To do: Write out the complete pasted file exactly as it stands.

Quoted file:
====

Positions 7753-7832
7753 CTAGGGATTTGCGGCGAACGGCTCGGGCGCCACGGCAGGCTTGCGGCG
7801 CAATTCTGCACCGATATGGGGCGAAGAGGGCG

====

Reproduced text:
Positions 7753-7832
7753 CTAGGGATTTGCGGCGAACGGCTCGGGCGCCACGGCAGGCTTGCGGCG
7801 CAATTCTGCACCGATATGGGGCGAAGAGGGCG